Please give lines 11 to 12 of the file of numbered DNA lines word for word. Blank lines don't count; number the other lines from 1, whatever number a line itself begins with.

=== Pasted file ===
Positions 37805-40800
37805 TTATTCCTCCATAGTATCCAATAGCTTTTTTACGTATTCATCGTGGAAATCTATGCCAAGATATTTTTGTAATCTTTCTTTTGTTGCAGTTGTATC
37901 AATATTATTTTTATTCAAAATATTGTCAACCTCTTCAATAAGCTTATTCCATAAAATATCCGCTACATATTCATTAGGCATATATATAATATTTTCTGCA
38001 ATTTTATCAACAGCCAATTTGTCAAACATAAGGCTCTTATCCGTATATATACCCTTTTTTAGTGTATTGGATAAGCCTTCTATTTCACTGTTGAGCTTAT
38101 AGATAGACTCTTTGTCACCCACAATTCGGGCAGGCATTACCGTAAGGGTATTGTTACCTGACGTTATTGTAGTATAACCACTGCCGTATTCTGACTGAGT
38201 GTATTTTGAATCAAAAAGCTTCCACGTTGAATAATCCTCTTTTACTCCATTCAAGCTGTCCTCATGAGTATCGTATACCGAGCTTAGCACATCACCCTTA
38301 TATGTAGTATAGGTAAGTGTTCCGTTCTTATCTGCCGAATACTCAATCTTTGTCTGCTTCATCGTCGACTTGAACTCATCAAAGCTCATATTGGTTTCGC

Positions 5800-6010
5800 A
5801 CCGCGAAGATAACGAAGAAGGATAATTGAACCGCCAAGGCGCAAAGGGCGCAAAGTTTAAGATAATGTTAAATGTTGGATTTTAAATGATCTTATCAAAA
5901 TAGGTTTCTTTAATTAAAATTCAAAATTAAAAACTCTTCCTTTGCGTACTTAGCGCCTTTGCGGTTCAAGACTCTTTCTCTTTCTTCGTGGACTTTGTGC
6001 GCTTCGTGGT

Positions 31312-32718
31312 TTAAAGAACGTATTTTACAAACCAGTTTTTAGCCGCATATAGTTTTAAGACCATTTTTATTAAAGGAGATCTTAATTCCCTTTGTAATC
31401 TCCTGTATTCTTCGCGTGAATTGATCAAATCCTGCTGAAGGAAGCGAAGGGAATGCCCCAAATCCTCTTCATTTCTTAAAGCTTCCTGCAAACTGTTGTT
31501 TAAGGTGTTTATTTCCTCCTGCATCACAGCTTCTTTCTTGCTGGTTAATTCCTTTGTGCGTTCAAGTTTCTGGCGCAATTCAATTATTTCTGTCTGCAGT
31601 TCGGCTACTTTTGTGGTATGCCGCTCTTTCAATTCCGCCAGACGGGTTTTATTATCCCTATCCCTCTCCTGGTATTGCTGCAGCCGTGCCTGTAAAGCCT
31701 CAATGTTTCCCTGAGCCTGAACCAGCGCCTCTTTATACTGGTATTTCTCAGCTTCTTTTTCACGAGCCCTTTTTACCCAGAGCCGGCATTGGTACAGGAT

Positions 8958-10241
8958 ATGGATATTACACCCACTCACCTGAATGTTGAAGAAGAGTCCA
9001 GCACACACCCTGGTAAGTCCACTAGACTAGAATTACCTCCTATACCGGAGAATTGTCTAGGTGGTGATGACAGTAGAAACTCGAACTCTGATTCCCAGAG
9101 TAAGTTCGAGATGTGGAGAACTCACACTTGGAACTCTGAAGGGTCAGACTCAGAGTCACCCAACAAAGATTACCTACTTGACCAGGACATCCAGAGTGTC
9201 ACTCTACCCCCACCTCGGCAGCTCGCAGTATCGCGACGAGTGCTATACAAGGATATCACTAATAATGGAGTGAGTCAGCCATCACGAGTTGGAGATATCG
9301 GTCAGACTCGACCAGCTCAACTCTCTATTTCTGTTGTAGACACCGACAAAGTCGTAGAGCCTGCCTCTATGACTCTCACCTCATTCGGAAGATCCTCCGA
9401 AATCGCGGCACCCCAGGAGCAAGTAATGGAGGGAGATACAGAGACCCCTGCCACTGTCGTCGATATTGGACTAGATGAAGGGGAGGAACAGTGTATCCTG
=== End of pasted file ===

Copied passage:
5901 TAGGTTTCTTTAATTAAAATTCAAAATTAAAAACTCTTCCTTTGCGTACTTAGCGCCTTTGCGGTTCAAGACTCTTTCTCTTTCTTCGTGGACTTTGTGC
6001 GCTTCGTGGT